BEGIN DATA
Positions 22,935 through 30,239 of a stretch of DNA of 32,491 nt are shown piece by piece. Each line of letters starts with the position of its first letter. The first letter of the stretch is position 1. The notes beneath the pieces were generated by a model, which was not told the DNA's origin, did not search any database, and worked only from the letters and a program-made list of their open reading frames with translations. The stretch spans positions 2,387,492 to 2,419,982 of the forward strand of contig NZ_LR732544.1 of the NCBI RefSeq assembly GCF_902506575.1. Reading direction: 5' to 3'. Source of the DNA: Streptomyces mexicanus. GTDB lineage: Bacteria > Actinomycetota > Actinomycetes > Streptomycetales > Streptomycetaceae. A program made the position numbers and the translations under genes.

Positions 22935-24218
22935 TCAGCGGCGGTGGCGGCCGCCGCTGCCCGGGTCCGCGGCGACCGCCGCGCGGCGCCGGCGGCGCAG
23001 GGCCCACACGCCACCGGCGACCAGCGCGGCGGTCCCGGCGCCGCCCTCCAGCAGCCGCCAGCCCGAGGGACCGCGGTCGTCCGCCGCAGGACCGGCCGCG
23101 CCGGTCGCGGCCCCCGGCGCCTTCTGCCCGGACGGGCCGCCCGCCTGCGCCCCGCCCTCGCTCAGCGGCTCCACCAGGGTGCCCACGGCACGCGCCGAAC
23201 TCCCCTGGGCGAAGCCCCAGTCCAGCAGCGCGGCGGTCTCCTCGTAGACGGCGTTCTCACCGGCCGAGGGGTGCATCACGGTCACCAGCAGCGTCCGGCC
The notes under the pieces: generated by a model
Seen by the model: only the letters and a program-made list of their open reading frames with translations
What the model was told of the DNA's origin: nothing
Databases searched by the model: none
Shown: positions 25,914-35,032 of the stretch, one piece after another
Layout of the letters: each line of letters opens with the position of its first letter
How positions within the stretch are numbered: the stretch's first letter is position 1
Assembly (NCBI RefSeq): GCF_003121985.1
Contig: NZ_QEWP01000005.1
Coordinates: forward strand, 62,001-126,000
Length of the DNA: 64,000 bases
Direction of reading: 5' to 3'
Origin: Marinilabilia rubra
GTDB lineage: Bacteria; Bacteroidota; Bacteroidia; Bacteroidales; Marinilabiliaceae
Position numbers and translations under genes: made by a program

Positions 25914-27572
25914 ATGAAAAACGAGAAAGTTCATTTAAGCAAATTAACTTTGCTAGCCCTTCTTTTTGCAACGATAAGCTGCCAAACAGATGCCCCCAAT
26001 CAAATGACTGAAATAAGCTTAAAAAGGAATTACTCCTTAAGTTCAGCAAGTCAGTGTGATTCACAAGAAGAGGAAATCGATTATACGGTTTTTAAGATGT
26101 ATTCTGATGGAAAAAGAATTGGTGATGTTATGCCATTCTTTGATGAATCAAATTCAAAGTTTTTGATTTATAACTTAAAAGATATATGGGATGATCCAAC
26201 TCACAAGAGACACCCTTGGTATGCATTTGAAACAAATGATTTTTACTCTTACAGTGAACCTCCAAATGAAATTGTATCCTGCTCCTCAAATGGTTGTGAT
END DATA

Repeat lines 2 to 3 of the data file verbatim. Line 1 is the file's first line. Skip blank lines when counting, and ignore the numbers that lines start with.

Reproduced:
Positions 22935-24218
22935 TCAGCGGCGGTGGCGGCCGCCGCTGCCCGGGTCCGCGGCGACCGCCGCGCGGCGCCGGCGGCGCAG